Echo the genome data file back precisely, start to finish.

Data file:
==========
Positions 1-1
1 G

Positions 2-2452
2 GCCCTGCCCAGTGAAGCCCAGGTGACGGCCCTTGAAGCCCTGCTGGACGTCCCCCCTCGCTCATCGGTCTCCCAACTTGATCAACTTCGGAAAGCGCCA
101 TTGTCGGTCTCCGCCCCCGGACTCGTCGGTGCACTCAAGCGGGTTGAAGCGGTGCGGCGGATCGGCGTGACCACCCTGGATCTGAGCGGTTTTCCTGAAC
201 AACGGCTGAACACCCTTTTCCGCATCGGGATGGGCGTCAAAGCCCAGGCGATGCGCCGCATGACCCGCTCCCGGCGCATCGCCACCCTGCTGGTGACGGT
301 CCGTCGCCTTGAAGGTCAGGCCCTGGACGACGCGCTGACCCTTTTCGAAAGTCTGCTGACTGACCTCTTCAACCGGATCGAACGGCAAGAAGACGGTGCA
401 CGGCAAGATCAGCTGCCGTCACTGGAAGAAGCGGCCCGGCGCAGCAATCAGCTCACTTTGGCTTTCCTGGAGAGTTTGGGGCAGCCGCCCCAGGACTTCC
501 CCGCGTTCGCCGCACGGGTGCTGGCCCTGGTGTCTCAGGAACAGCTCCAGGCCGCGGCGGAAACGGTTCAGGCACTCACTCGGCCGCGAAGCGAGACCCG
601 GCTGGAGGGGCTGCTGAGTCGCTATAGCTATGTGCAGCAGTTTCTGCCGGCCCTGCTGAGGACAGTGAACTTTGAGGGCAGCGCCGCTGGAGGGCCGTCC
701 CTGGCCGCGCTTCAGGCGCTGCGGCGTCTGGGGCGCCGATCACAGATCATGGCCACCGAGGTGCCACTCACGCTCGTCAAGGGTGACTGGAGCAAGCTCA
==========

Positions 1-1
1 G

Positions 2-2452
2 GCCCTGCCCAGTGAAGCCCAGGTGACGGCCCTTGAAGCCCTGCTGGACGTCCCCCCTCGCTCATCGGTCTCCCAACTTGATCAACTTCGGAAAGCGCCA
101 TTGTCGGTCTCCGCCCCCGGACTCGTCGGTGCACTCAAGCGGGTTGAAGCGGTGCGGCGGATCGGCGTGACCACCCTGGATCTGAGCGGTTTTCCTGAAC
201 AACGGCTGAACACCCTTTTCCGCATCGGGATGGGCGTCAAAGCCCAGGCGATGCGCCGCATGACCCGCTCCCGGCGCATCGCCACCCTGCTGGTGACGGT
301 CCGTCGCCTTGAAGGTCAGGCCCTGGACGACGCGCTGACCCTTTTCGAAAGTCTGCTGACTGACCTCTTCAACCGGATCGAACGGCAAGAAGACGGTGCA
401 CGGCAAGATCAGCTGCCGTCACTGGAAGAAGCGGCCCGGCGCAGCAATCAGCTCACTTTGGCTTTCCTGGAGAGTTTGGGGCAGCCGCCCCAGGACTTCC
501 CCGCGTTCGCCGCACGGGTGCTGGCCCTGGTGTCTCAGGAACAGCTCCAGGCCGCGGCGGAAACGGTTCAGGCACTCACTCGGCCGCGAAGCGAGACCCG
601 GCTGGAGGGGCTGCTGAGTCGCTATAGCTATGTGCAGCAGTTTCTGCCGGCCCTGCTGAGGACAGTGAACTTTGAGGGCAGCGCCGCTGGAGGGCCGTCC
701 CTGGCCGCGCTTCAGGCGCTGCGGCGTCTGGGGCGCCGATCACAGATCATGGCCACCGAGGTGCCACTCACGCTCGTCAAGGGTGACTGGAGCAAGCTCA